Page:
Course Hero. "The Cask of Amontillado Study Guide." Course Hero. 29 Dec. 2016. Web. 25 Feb. 2018. <https://www.coursehero.com/lit/The-Cask-of-Amontillado/>.
Course Hero. (2016, December 29). The Cask of Amontillado Study Guide. In Course Hero. Retrieved February 25, 2018, from https://www.coursehero.com/lit/The-Cask-of-Amontillado/
(Course Hero, 2016)
Course Hero. "The Cask of Amontillado Study Guide." December 29, 2016. Accessed February 25, 2018. https://www.coursehero.com/lit/The-Cask-of-Amontillado/.
Course Hero, "The Cask of Amontillado Study Guide," December 29, 2016, accessed February 25, 2018, https://www.coursehero.com/lit/The-Cask-of-Amontillado/.
Edgar Allan Poe explicitly signals that revenge will be the focus of "The Cask of Amontillado" in its opening line: "The thousand injuries of Fortunato I had borne as I best could; but when he ventured upon insult I vowed revenge." Much of the story's following two paragraphs explores Montresor's ideas about revenge. From there, Poe moves to Montresor's discussion of how he plans his revenge on Fortunato. This strategy echoes the idea of the dramatic monologue in poetry and the monologues of Shakespeare's plays, where the villain reveals himself to his audience.
Several things are striking about Montresor's commitment to revenge. The first is how powerful and all-consuming it is. This is a man who keeps track of how other people insult him and how many times. He plans ahead, first to deceive Fortunato and then to kill him. This calculation is part of what makes this story so hypnotic: Montresor's act is the opposite of a crime of passion. Poe emphasizes this opposition by having Montresor pull a trowel out from under his robe. Trowels have very specific purposes, and no one except a skilled tradesperson is likely to carry one.
Almost as striking as his commitment and calculation is the fact that revenge is the Montresor family tradition. It is so central to who they are as a family that it is the theme of their coat of arms and their motto's message. In his fiction, Poe often portrayed characters who developed intense passions, and some of these are even aligned with revenge, as in "The Tell-Tale Heart" or "The Black Cat." In Montresor, however, Poe gives readers something unique: a character for whom revenge is a defining characteristic and a family value.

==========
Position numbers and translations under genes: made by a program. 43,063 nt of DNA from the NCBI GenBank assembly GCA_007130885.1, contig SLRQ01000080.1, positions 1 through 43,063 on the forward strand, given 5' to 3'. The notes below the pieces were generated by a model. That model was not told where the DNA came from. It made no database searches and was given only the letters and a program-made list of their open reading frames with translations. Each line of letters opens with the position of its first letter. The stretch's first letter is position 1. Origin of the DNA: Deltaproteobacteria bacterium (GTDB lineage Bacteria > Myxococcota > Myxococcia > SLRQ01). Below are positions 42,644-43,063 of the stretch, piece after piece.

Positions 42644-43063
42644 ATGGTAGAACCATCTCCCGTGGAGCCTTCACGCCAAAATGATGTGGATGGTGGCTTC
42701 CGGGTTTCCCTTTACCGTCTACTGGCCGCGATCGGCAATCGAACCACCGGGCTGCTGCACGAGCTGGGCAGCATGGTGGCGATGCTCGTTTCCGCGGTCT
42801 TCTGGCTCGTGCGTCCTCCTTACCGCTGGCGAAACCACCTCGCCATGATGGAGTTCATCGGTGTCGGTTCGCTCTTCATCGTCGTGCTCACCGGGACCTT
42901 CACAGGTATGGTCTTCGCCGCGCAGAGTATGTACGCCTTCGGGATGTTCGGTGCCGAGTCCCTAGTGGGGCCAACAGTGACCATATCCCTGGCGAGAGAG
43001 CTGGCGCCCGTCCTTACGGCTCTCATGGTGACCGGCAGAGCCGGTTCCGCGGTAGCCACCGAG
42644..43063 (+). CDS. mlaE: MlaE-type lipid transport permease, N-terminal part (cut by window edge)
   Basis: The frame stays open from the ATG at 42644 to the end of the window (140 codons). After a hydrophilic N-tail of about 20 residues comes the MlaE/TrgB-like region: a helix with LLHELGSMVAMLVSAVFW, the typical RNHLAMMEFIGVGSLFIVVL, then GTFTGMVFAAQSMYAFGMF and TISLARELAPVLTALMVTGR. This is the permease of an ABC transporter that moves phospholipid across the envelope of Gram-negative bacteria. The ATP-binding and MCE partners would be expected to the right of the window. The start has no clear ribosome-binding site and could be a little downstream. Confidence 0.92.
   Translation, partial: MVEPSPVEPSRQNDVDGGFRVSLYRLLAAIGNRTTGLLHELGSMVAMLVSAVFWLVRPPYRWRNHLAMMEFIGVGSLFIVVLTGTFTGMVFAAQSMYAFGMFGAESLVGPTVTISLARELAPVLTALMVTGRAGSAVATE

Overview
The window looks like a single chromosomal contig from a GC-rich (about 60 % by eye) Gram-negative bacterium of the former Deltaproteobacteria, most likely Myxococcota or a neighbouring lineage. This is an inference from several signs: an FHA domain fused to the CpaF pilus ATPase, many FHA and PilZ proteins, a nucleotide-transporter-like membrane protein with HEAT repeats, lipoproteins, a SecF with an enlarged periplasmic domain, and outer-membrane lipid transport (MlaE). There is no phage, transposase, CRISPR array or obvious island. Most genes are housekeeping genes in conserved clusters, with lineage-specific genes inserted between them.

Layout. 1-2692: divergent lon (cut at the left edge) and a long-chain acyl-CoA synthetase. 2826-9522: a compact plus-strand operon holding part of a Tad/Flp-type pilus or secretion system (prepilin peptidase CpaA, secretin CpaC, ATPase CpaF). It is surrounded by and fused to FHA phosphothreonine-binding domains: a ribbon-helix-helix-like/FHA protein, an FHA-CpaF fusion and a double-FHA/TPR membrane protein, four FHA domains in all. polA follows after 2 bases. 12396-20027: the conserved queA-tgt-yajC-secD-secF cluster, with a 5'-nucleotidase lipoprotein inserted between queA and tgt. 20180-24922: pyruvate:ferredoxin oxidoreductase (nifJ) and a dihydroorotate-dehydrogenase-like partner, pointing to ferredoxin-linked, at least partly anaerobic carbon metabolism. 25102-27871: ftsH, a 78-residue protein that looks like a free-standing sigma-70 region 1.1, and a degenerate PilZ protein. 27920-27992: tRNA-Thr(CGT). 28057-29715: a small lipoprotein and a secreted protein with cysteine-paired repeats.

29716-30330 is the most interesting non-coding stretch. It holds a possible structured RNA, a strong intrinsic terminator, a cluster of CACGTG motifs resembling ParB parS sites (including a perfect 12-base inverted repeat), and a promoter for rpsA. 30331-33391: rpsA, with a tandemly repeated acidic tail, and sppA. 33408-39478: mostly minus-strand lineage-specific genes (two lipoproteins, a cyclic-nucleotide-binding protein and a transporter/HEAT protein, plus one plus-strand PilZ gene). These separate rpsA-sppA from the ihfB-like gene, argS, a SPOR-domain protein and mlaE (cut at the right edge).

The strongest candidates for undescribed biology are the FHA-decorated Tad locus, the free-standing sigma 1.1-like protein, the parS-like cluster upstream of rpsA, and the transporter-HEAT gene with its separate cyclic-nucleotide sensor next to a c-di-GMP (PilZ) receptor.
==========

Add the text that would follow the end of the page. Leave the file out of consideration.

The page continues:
Pride is a central motivation in this story, and foolish pride is one of the themes that affects both main characters throughout. Montresor concludes he must have revenge on Fortunato because of his wounded pride. Fortunato may be full of himself and a bit foolish, but nothing in this story suggests any of the "thousand injuries" he did to Montresor were intentional. They might not even be real offenses. Instead, they might be Montresor valuing his pride and his family legacy of being proud so highly that he takes offense even when none is meant (or given). Montresor is rich enough to have a house with servants and enough spare time to plot this elaborate revenge, but he is not, as he says, happy. He compares himself to Fortunato and finds himself wanting.
Fortunato's foolish pride is just as central to this story, but is a bit coarser and more clownish. He is dressed for a party (as a fool, notably) and clearly has plans, but he abandons those plans in a flash as soon as Montresor taunts him with the threat of asking Luchesi about the wine. His outsized pride continues to motivate him throughout the story. Fortunato is clearly unwell and has a terrible cough. However, rather than protecting his health, he insists on going deeper into the catacomb, spurred on by the mere mention of Luchesi's name.
The carnival season is a time of paradox when the normal social order is turned upside down. This can take many forms. In Christian cultures where the Church preaches sobriety, carnival is a time of revelry when excess is allowed. In monarchies, subjects must show the king respect, but during carnival disrespect is allowed, even encouraged. Some carnival celebrations crown their own temporary kings (and kings played the role of peasant). By setting this story during carnival, Poe establishes the possibility for this sort of inversion to happen, and it does. A friend turns into a killer, a wine cellar into a tomb, and so on.
There are also other paradoxes in this story. Montresor is sure his servants aren't home precisely because he ordered them to stay home. Fortunato refers to the Masons, who are now only metaphorical stonecutters, but in the story, Montresor is a literal mason.
Perhaps the most pervasive paradox throughout the story involves failed communication. Early on, Montresor informs the reader that Fortunato has no clue he is the object of Montresor's hatred because Montresor has maintained a facade of false friendship. In that context, Fortunato is right not to base his actions on what he perceives (though he doesn't know it). That builds on the carnivalesque sense that nothing is what it seems to be. However, later in the story Montresor begins to signal to Fortunato that something is wrong and that he should be very afraid. But just as Fortunato endangers himself by not seeing through Montresor's deception and manipulation early in the story, he dooms himself by not taking Montresor's literal statements and warnings seriously later in the story.